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Features: More graves found

disclaimer: image is for illustration purposes only
by Richard Tomkins
Zahamm, Iraq (UPI) May 13, 2008
The number of human remains unearthed in an al-Qaida killing field northeast of Baghdad in Diyala province is nearing 70 with the discovery of more graves by villagers who had volunteered to search an abandoned pomegranate orchard.

The remains of seven people -- all appeared to have been executed late last year -- were found in two graves in the orchard on the outskirts of Zahamm village on Sunday. One contained three bodies, the other four.

Like decomposing bodies or skeletal remains found earlier, the victims showed signs of having been bound and then shot in the head.

Nine remains were found on Wednesday in the orchard.

"We'll continue digging over the next few weeks or until they want to stop," said Capt. Vince Morris, commander of Iron Company, 3rd Squadron, 2nd Stryker Cavalry Regiment.

Morris, together with an American reporter and sheik from the village of Taiyah, were directed to the killing field late last month by a man who said he had escaped in August from a "jail" al-Qaida had established in the orchard. One body was found on the first visit; village volunteers discovered and exhumed at least 51 more during three separate, two-hour excavations.

"When they first came into the area they said they were mujahedin fighting the occupation forces. But later they started forcing people from their homes and taking money. People who worked for the Iraq army or the Iraqi police were punished," said Sheik Abbas Hussein Khalaf, the leader of Taiyah.

"Some people were shot in front of the people in the street, others were kidnapped, killed and put in the mass graves" for violating al-Qaida rules, for refusing to join or help the organization or because they were suspected of helping or supporting the Iraqi government.

One of them was a cousin, the sheik said, the brother of the man who had escaped and told U.S. troops about the graves.

Zahamm is located about 3 miles from Himbus, a farming town of about 10,000 people in Diyala province's "bread basket." Al-Qaida, which declared an Islamic State of Iraq in 2006 and centered it in Diyala province, used the Himbus area for training and for storing weapons and other supplies until U.S. forces drove them out this past January.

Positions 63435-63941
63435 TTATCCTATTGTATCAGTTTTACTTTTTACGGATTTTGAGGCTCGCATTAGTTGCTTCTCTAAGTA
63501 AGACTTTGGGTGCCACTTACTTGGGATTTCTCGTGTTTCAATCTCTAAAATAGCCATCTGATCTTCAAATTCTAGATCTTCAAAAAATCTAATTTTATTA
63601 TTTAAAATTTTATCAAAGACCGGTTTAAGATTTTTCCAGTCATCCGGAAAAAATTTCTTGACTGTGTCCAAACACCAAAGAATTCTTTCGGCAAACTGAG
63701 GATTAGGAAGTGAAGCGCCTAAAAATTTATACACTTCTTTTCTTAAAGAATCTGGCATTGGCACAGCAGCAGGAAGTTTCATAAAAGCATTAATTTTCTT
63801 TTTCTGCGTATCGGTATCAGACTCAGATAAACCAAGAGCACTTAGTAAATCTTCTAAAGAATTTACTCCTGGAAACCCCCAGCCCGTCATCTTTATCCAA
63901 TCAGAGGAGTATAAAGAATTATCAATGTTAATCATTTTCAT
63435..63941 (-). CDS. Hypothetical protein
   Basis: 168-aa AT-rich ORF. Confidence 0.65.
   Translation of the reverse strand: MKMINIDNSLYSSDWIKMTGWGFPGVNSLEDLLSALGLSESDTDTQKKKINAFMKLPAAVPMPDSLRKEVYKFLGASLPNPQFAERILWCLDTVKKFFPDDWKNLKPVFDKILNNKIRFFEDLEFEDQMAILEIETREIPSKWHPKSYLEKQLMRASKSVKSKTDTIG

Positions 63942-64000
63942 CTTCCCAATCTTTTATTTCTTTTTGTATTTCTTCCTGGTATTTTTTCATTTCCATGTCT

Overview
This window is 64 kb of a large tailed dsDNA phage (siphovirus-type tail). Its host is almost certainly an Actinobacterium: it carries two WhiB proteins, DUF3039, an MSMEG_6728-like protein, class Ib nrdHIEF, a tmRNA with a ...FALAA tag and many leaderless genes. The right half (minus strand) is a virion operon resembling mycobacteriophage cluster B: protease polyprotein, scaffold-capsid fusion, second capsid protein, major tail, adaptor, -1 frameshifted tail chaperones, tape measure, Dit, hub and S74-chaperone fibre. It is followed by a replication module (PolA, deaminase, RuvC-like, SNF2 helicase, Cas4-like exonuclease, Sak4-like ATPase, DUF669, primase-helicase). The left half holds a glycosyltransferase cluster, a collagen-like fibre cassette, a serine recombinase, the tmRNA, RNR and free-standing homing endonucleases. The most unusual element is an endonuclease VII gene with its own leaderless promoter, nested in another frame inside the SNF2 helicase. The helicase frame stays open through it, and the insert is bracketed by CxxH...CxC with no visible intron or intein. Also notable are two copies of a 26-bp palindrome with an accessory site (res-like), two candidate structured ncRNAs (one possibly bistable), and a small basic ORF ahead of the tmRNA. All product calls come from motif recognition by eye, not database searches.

Each of the 10 closest villages to Himbus has contributed 10 volunteers on average per dig. The exhumations, wrapping of the remains and transporting them to a cemetery for proper burial lasts only two or three hours per day because of the shock of the experience on the workers and the need for the volunteers to tend their own farms and orchards.

Meeting last week, village representatives agreed to two excavation sessions each week, on Wednesdays and Sundays.

The orchard al-Qaida was said to have used for a jail, torture chamber and execution burial ground was originally owned by a Shiite, Abbas said. Al-Qaida acquired it by killing the owner, whose family then fled.

In addition to the orchard where digging is taking place are two other fields villagers suspect may contain the remains of people the group executed.

(This story was originally reported in April.)

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Feature: Iraq's killing fields
Zahamm, Iraq (UPI) May 13, 2008
Farmers digging in part of an abandoned pomegranate orchard in the Diyala provincial village of Zahamm have uncovered the graves of more than 50 people murdered by al-Qaida-Iraq during their two-year reign of terror in the area.

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